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Post pandemic: Offices may look like flexible working spaces, architect explains

For years, businesses have moved to open-concept workspaces. But in the age of social distancing will the open office become a thing of the past?

WASHINGTON — What will offices look like when the coronavirus pandemic ends? For years, businesses and offices have moved to open spaces. But in the age of social distancing will private offices make a comeback?

It's hard to remember, but open concept offices haven't always been the way of the workplace. The idea of no walls and shared work spaces is a relatively new idea.

"Private offices were the thing when I started," architect Shalom Baranes said.

Baranes has designed offices in DC for more than 30 years. Does he see major changes coming to office design?

"I think we have to be careful that we don't limit our design solutions to only solve yesterday's wars," Baranes said.

Maybe we won't see a return to individual offices. Baranes said we may see a design of future offices for flexibility. He explaining using an is firm redesigned the office spaces of the Pentagon after the Sept. 11th attacks.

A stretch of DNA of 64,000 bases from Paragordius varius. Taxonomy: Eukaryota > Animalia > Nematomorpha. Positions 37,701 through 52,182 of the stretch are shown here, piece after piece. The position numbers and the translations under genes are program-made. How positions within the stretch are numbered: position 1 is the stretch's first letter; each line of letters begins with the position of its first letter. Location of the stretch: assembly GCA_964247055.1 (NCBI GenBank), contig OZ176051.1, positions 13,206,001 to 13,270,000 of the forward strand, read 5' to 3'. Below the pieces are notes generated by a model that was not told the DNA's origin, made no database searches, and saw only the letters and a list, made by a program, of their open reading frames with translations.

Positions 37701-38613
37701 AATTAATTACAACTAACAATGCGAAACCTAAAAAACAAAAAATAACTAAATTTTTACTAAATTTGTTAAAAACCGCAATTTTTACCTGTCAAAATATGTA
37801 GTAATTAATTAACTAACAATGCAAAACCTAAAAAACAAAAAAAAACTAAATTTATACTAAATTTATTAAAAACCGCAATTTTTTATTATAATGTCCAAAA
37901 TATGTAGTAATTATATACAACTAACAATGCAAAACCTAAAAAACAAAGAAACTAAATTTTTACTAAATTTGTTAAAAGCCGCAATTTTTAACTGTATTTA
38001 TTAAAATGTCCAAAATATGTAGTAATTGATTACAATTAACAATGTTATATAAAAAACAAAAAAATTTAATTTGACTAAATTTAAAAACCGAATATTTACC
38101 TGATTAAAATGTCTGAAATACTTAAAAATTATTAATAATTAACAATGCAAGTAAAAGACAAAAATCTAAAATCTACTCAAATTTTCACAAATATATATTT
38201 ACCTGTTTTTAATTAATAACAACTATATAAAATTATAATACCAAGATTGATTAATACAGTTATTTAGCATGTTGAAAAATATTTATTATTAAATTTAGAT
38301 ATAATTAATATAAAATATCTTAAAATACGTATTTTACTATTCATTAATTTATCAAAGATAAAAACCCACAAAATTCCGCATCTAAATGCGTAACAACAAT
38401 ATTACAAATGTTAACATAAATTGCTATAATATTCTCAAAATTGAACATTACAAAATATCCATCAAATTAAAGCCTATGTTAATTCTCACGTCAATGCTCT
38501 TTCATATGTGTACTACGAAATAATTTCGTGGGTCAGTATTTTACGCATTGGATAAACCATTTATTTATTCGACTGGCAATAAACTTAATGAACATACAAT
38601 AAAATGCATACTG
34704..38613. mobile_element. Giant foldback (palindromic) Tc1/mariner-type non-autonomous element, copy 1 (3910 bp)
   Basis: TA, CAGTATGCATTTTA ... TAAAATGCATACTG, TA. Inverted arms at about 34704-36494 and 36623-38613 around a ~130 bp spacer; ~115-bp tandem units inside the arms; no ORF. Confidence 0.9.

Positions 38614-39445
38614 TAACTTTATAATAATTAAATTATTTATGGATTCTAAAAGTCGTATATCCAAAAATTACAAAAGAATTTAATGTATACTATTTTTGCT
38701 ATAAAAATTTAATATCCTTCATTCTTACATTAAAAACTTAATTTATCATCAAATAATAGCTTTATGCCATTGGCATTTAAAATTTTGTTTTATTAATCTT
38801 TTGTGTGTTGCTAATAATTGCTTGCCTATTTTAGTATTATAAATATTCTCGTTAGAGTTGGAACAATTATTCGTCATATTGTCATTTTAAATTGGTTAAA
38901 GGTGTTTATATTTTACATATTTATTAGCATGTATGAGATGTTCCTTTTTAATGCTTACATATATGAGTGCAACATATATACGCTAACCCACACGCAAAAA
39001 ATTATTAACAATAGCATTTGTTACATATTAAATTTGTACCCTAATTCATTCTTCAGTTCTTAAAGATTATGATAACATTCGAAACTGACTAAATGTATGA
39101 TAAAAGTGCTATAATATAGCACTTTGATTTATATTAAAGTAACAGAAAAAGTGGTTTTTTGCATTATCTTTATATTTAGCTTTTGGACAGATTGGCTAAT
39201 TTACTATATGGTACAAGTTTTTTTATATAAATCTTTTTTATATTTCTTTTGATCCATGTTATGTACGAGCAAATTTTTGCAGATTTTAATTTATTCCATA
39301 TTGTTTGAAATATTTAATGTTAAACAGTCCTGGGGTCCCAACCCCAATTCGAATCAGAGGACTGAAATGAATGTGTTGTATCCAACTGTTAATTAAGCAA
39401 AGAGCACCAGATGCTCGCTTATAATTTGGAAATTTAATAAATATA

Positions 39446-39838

"We developed a universal space plan system there that allows for significant shifts of spaces in short periods of time," he explained.

If employees need to socially distance quickly, Baranes said you could see "Open offices, or closed offices and you can basically do that over a weekend."

There is another reality Baranes said the pandemic has revealed.

“I think offices are going to have to seamlessly stitch working at home with those working at the office," Baranes said.

He believes companies will want to add more remote technology inside their buildings to help people work outside the office.

"As a result of this pandemic, I think we are all discovering that with the proper technology, first of all, we are all capable of working remotely," Baranes explained.

There was one final point Baranes had. He said while offices went open concept, so did homes, which means working from home doesn’t really allow some people the privacy they need.

If there is going to be a shift in office work spaces, you may see another shift in residential plans as well.

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